• Holders of licenses to carry must report their address changes to the state.
  • No one may purchase a firearm without an updated criminal background check, which is accomplished at the time of purchase, even if they have a license to carry.
  • No one may transfer a firearm without reporting the transfer to the state.
  • Massachusetts protects gun-owners in mental health crises and their families by providing for “extreme risk protective orders” to confiscate firearms.
  • Massachusetts gun-owners must follow strict rules about locking and storing their weapons.
  • Assault rifles are banned in Massachusetts. “No person shall sell, offer for sale, transfer or possess an assault weapon or a large capacity feeding device that was not otherwise lawfully possessed on September 13, 1994.”
  • Unlawful carrying of a handgun carries a mandatory minimum 18 months incarceration.

For more on Massachusetts gun laws, please see this updated summary.

Published by Will Brownsberger

Will Brownsberger is State Senator from the Second Suffolk and Middlesex District.

129 replies on “Gun survey continued”

  1. Thanks, Senator, for conducting this poll and sharing the answers. Given the Supreme Court’s interpretation of the 2nd Amendment, I realize that Massachusetts may not be implement to implement greater restrictions on firearms. I wonder, however, whether in addition to the required background checks, there couldn’t be a test/training component to get a license similar to a driver’s license. In both cases, one is getting permission to handle a potentially deadly weapon that requires knowledge and skill to use properly. Perhaps, this has already been tried and failed either due to lack of support or constitutional issues. All the best, Peter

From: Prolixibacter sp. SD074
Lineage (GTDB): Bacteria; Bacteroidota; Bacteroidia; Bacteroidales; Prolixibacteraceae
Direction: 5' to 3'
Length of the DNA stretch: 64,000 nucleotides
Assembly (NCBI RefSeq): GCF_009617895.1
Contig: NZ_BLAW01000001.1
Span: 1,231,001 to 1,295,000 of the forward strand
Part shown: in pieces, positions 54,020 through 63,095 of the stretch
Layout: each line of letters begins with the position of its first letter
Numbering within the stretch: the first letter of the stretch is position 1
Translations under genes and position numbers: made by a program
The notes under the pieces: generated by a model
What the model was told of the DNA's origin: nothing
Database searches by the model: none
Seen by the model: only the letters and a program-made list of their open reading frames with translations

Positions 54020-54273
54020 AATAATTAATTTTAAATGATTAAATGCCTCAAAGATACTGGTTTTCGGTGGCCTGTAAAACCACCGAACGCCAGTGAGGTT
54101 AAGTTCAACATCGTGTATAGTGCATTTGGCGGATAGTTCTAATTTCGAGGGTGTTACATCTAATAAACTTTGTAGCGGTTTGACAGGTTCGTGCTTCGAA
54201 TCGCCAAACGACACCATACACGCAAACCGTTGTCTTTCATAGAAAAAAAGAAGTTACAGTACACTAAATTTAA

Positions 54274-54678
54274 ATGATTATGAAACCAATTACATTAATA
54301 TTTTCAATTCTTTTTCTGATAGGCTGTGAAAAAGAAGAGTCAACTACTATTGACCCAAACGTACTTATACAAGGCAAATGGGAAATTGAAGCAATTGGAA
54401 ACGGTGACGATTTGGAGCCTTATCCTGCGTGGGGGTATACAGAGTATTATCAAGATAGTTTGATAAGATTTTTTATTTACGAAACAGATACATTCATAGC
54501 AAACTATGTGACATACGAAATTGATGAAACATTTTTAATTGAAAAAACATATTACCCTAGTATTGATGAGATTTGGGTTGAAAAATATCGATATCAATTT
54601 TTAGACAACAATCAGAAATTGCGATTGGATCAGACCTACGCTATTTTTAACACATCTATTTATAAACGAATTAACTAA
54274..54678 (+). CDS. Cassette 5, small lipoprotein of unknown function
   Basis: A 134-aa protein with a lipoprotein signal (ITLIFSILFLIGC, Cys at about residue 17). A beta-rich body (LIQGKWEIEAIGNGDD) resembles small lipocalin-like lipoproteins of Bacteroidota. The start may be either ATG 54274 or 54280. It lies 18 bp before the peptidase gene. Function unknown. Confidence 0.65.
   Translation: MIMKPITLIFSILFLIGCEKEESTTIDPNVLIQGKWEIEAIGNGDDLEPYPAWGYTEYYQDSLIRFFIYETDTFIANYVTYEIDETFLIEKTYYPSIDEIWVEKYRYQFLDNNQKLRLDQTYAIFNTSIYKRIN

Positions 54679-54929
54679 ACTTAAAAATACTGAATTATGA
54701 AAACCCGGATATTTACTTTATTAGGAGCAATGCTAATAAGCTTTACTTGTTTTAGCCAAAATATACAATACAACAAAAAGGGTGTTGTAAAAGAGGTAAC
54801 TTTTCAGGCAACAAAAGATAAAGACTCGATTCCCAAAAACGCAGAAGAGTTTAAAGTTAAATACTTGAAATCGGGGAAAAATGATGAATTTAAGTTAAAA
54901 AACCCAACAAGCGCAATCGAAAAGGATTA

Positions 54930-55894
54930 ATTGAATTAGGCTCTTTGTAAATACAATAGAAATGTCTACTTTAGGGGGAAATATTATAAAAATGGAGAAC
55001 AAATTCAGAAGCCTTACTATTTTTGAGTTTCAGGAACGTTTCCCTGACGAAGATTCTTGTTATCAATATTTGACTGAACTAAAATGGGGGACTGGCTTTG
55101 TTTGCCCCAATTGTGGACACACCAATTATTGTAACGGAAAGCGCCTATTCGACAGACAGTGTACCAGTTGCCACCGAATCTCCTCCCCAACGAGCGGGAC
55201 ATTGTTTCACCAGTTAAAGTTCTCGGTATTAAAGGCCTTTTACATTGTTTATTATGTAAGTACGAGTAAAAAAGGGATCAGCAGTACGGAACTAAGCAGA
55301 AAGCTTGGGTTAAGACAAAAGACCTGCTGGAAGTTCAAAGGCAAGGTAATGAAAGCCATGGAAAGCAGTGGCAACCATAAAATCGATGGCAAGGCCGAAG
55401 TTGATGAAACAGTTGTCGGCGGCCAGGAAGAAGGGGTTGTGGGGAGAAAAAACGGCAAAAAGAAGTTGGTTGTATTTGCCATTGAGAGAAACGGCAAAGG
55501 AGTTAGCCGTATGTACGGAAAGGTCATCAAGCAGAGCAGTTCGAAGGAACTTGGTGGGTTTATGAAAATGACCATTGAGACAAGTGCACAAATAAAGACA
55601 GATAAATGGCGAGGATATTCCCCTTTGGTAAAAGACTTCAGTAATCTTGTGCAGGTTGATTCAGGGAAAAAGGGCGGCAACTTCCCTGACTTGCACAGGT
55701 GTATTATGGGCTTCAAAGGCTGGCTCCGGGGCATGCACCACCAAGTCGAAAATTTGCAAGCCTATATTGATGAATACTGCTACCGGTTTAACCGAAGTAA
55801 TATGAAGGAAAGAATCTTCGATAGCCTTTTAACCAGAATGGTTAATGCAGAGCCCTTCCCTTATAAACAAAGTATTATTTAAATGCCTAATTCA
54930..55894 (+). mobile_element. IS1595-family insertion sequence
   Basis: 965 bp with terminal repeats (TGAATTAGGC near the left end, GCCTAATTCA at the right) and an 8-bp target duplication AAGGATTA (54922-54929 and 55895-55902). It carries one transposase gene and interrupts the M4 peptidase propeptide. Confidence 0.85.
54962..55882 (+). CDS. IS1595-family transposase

1. Some cities do. Boston requires you go out to Moon Island and pass a target shoot. I believe there are a couple of others that require as well.

        1. Boston has not required the Moon Island qual for a while now. There are no other cities or towns in Massachusetts that still require passing a live fire test, as this is in direct conflict with the Bruen decision.

  2. Will,
    Well done! Thank you for providing great information and showing your constituents the real truth about gun safety and the current gun laws. You and your staff contributed lots of time and effort in this survey and resulting analysis. This data is invaluable. For sure, we need more robust regulation and enforcement. I feel that we, in Massachusetts, are a model for the rest of the country.

  3. Thank you foe doing this, Will..very helpful to those of us who need to brush up on our gun laws

  4. Thanks for your work. Based on this what legislation do you think should be proposed and what are the chances of it passing?

  5. Enlightening to see the results.Those who say they want stricter gun laws don’t have a grasp of the laws in place. If they had a complete understanding they might be satisfied with what is on the books already. There is so much misconception out there. I appreciate you taking a thoughtful approach to this issue. Education and enforcement about existing laws (which are some of the toughest in the country) seems to be the answer. As the survey says, we are already the safest state in the country when it comes to gun violence.

    1. I totally agree with this. We already have some of the strictest gun laws in the nation. This survey shows that what we need is more education on our current gun laws and guns in general.

  6. This is a good survey. Many of us who live in Massachusetts are unfamiliar with our state’